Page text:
The book on Manny

During his seven-plus seasons with the Red Sox, Manny Ramirez was often perceived as a mystery wrapped in an enigma wrapped in an extra baggy uniform.

But a new authorized biography that hits the shelves next month attempts to offer some insight regarding his background, his shy personality, and what makes the quirky slugger tick — as well as his version of the events that led to his tumultuous departure from the Red Sox.

Reporter Shawn Boburg (formerly of the Lawrence Eagle-Tribune) and UMass-Boston professor and clinical psychologist Dr. Jean Rhodes co-authored “Becoming Manny: Inside the Life of Baseball’s Most Enigmatic Slugger.”

Becoming Manny cover

(“Becoming Manny” out in bookstores in March)


The book offers Ramirez’s perspective of his now-infamous incident with Red Sox traveling secretary Jack McCormick that set his departure from Boston in motion. Ramirez shoved the 64-year-old McCormick to the ground in the clubhouse in Houston after he was unable to fulfill the player’s late request for additional tickets.

“Jack disrespected Manny for many years and on many occasions,” Ramirez’s former agent Gene Mato tells the authors, according to a report this morning in the Boston Herald. Ramirez’s wife, Julianna, offered a similar account.

“Jack’s response was very rude,” she said. “And Jack had a history of insulting Manny in front of the other players.”

Julianna Ramirez said the incident opened the door for the Red Sox to trade Ramirez without fear of backlash from the fans. “They gave him up to the press instead of protecting one of their own players,” she is quoted as saying. Thus, Ramirez “was hard-pressed to give his best to a team he knew was eager to cast him aside,” according to the authors.

The book also suggests that not all of Ramirez’s teammates were eager to see him go. Here’s one excerpt from the prologue, as posted on publisher Simon and Schuster’s website:

“There is consistency in his teammates’ and coaches’ characterizations of him as a hardworking team player. He was, according to the Cleveland Plain Dealer, “everybody’s little brother” in his early years and, recently, has been more of a role model and source of support to younger players than he’s generally credited for. “He was a mentor to me,” says Red Sox shortstop Julio Lugo, three years his junior. “When I went through tough times, he knew that I had trouble sleeping so he would call me early in the morning, when he knew I’d be awake, and he’d say, ‘Look, don’t worry about it, man. You’re going to do good today.’ That meant a lot to me. There’s no one like Manny.”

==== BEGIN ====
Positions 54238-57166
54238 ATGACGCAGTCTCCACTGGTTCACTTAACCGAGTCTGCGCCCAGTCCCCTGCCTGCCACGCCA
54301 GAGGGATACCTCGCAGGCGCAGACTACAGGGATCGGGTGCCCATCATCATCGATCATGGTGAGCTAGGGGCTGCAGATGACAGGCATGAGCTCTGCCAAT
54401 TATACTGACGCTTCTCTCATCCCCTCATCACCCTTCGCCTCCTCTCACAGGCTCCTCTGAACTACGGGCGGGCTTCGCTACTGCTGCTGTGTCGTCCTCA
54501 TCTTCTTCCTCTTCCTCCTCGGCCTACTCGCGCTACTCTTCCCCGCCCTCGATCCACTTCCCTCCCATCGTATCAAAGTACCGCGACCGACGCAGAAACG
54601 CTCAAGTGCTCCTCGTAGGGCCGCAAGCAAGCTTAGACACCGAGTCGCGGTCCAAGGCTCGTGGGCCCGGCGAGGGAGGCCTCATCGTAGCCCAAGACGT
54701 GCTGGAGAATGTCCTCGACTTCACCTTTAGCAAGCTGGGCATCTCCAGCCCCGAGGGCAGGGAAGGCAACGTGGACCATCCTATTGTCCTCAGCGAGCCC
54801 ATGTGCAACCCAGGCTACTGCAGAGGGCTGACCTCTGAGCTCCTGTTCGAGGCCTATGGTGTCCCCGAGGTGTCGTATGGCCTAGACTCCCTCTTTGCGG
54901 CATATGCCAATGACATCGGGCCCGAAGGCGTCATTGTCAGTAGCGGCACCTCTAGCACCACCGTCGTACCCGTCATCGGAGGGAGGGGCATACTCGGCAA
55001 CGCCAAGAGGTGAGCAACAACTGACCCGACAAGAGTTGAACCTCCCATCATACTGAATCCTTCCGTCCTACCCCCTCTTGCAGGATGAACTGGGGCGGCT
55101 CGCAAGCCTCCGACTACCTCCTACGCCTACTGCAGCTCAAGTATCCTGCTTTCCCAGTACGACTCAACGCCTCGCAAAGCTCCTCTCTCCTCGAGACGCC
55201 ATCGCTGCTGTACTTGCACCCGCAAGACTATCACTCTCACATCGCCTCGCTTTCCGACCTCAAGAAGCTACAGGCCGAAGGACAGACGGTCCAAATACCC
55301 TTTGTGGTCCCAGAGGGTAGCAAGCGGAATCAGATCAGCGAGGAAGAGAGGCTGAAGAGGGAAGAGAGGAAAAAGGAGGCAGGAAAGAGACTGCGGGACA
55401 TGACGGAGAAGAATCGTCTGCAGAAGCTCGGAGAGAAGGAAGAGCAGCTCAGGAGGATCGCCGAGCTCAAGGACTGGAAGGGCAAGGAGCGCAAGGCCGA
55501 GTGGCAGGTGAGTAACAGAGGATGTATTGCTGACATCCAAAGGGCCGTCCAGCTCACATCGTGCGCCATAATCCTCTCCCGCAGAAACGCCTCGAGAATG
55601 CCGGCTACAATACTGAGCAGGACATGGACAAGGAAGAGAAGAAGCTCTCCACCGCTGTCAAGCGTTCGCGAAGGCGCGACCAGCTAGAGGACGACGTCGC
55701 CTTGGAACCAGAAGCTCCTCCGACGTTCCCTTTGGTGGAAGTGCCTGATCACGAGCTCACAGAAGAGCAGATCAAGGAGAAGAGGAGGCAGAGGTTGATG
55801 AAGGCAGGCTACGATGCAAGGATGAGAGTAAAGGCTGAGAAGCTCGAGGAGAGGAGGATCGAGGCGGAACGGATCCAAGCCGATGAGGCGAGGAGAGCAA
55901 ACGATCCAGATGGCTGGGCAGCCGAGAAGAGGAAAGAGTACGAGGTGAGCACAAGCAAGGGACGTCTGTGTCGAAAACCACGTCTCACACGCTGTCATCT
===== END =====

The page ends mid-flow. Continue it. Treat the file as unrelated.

“To be honest,” says Pedro Martinez, “I don’t have enough kind words to say about Manny. I think he’s misunderstood.”


The website for the book —, naturally — has posted transcripts of interviews with some of Ramirez’s teammates through the years. A few comments of note:

David Ortiz: What can I tell you about Manny? Me and Manny was good friends. He was like my brother here. We pull each other up. A lot. And, I’m not going to lie to you. I miss him. I was with him so much of the time, and I learned from here. Believe me, coming here and watching Manny, the way he works, he teach me a lesson. I came up through the Twins, and when I got here I thought, I’m gonna watch the superstars, see how they work and Manny was the one that I watched. He showed me how he worked and I started working with him and believe me, my whole career changed. it was a lot of work. I never worked like that before in my life. I got my — kicked. Manny is an animal. He works like you’re not gonna believe.

Trot Nixon, on whether the media’s perception of Ramirez is accurate: I don’t think so. I think a lot of the public’s image is misconstrued. The media really wanted to talk to him and they didn’t get anything so . . .

Mike Lowell: I have a theory on Manny. He has a mentality, and I don’t know exactly what it is. But I believe all pro players have some case of either ADD or OCD. You almost have to hyper-focused, right? I think he turns all his focus into the batting cage. So sometimes he’s not as focused defensively as he is in the batter’s box. He kind of lets it go and I think that’s what people like to see.


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Listen to one of the authors, Dr. Jean Rhodes, in an interview on WEEI’s Dennis & Callahan show.

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